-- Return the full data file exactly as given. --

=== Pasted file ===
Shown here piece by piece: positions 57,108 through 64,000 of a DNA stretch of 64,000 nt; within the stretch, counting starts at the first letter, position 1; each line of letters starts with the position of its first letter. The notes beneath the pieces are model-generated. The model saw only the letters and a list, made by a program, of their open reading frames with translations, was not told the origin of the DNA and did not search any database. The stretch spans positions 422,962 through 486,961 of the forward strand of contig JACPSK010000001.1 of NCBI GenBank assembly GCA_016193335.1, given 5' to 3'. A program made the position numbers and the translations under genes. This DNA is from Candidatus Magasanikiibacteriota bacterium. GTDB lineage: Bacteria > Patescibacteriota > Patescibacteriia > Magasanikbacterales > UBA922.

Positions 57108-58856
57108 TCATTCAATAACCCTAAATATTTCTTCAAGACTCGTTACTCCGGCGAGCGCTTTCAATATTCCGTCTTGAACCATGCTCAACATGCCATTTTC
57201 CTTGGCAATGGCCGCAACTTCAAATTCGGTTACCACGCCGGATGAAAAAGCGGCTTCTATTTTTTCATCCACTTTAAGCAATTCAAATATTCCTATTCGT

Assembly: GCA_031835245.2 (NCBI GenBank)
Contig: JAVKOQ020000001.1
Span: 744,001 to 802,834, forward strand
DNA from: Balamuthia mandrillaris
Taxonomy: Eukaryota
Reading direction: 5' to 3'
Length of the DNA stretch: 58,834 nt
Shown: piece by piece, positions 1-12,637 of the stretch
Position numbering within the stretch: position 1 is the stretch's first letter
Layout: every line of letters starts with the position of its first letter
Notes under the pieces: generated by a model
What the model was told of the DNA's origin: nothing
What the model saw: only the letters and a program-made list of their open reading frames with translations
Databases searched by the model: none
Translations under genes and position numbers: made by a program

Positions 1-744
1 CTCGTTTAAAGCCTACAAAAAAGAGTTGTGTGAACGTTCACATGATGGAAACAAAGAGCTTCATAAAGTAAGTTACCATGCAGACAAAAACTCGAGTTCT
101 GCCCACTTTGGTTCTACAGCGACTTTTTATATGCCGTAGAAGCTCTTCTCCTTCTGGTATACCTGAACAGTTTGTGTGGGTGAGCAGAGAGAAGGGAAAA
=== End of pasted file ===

Shown here piece by piece: positions 57,108 through 64,000 of a DNA stretch of 64,000 nt; within the stretch, counting starts at the first letter, position 1; each line of letters starts with the position of its first letter. The notes beneath the pieces are model-generated. The model saw only the letters and a list, made by a program, of their open reading frames with translations, was not told the origin of the DNA and did not search any database. The stretch spans positions 422,962 through 486,961 of the forward strand of contig JACPSK010000001.1 of NCBI GenBank assembly GCA_016193335.1, given 5' to 3'. A program made the position numbers and the translations under genes. This DNA is from Candidatus Magasanikiibacteriota bacterium. GTDB lineage: Bacteria > Patescibacteriota > Patescibacteriia > Magasanikbacterales > UBA922.

Positions 57108-58856
57108 TCATTCAATAACCCTAAATATTTCTTCAAGACTCGTTACTCCGGCGAGCGCTTTCAATATTCCGTCTTGAACCATGCTCAACATGCCATTTTC
57201 CTTGGCAATGGCCGCAACTTCAAATTCGGTTACCACGCCGGATGAAAAAGCGGCTTCTATTTTTTCATCCACTTTAAGCAATTCAAATATTCCTATTCGT

Assembly: GCA_031835245.2 (NCBI GenBank)
Contig: JAVKOQ020000001.1
Span: 744,001 to 802,834, forward strand
DNA from: Balamuthia mandrillaris
Taxonomy: Eukaryota
Reading direction: 5' to 3'
Length of the DNA stretch: 58,834 nt
Shown: piece by piece, positions 1-12,637 of the stretch
Position numbering within the stretch: position 1 is the stretch's first letter
Layout: every line of letters starts with the position of its first letter
Notes under the pieces: generated by a model
What the model was told of the DNA's origin: nothing
What the model saw: only the letters and a program-made list of their open reading frames with translations
Databases searched by the model: none
Translations under genes and position numbers: made by a program

Positions 1-744
1 CTCGTTTAAAGCCTACAAAAAAGAGTTGTGTGAACGTTCACATGATGGAAACAAAGAGCTTCATAAAGTAAGTTACCATGCAGACAAAAACTCGAGTTCT
101 GCCCACTTTGGTTCTACAGCGACTTTTTATATGCCGTAGAAGCTCTTCTCCTTCTGGTATACCTGAACAGTTTGTGTGGGTGAGCAGAGAGAAGGGAAAA